Our church had been planted by an established denomination, but we had no constitution, no doctrinal standards, no established leadership. I started what we called a “responsible brothers” meeting to fill the void of leadership — ad hoc elders. We knew from the Scriptures that we needed to be governed by elders, but we didn’t have any. We received some teaching on elder qualifications from the pastor of the Evangelical Free church that had established our church, and as a result different men among the responsible brothers removed themselves from consideration. In this situation, I presented myself to the congregation and asked them to bring forward any objections to my holding office of elder within the next few weeks. If no one did, then I would assume the office. As it turned out, no one did, and I have been working with this congregation of faithful and longsuffering saints ever since.

All this, as I said earlier, was highly irregular, and I would rather be dead in a ditch than to go back to that way of doing ecclesiastical business. . . . (Douglas Wilson, Mother Kirk [Moscow, ID: Canon Press, 2001] 267–268)

To be fair to Wilson, a calling is not a necessary condition for a true church. However, as Francis Turretin notes, if one doesn’t have a proper call from a true church (word, sacraments, discipline), then that is because there is no true church from which to receive a call.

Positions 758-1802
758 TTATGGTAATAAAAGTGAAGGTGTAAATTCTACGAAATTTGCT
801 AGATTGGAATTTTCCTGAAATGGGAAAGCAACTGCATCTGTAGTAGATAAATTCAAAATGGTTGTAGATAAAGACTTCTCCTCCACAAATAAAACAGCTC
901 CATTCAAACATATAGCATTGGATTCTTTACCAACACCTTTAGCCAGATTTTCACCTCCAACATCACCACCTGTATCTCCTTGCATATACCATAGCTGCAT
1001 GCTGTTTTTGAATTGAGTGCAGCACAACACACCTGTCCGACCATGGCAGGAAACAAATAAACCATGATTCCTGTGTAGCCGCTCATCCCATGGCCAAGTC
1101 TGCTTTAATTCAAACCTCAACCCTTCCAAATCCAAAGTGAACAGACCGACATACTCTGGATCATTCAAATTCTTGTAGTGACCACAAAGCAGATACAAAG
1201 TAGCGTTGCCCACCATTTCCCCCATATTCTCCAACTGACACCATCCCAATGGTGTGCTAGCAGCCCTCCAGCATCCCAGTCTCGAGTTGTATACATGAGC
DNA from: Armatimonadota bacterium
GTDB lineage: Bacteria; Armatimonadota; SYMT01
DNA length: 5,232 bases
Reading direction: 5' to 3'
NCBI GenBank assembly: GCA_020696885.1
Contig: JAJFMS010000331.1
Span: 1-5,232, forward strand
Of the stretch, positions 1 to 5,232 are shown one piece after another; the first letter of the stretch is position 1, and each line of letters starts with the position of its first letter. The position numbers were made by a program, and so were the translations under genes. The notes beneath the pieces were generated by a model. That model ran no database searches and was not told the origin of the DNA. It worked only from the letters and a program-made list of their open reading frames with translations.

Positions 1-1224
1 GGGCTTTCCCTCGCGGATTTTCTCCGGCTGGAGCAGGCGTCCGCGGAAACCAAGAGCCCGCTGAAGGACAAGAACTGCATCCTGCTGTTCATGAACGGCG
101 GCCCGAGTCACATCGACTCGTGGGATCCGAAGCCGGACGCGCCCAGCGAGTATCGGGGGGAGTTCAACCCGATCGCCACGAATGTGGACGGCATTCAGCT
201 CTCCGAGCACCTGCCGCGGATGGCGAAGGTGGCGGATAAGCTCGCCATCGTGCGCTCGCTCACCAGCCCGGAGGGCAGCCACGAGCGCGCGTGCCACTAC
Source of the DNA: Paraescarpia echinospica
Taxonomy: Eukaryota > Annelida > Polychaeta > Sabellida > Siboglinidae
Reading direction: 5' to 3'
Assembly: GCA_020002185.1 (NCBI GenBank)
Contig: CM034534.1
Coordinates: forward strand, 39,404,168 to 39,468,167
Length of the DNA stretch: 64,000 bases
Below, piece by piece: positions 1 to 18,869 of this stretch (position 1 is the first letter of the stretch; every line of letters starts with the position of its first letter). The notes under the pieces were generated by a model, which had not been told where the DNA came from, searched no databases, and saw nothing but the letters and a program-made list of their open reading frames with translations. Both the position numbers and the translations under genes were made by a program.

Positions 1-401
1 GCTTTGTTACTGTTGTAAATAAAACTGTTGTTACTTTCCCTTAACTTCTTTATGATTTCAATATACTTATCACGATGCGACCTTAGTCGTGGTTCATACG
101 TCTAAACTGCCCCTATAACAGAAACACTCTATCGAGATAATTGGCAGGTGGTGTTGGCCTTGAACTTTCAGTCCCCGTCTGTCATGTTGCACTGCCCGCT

Was the Calling of the Reformers legitimate?

If ministers ought to be called, and we reject the Anabaptists who reject this, then were the Reformers legitimate ministers since they did not receive their call from an ordained ministry (in this case, the Roman Catholic Church)?  Turretin makes a distinction between a church constituted and a church to be constituted (III: 239).  In a constituted church, we expect a call because we want to maintain good order.  However, if we find ourselves in an area with no constituted church, granted it is an extreme example, no call is needed.

Here is the problem for Doug Wilson fans:  were there no true churches?  Were there no Reformed churches?  What was wrong with joining the OPC or PCA, both of whom had witnesses in that area of America?  If Presbyterian government is true, and I think it is, and it is really important, as I think it is, then surely there is no harm in seeking out proper order.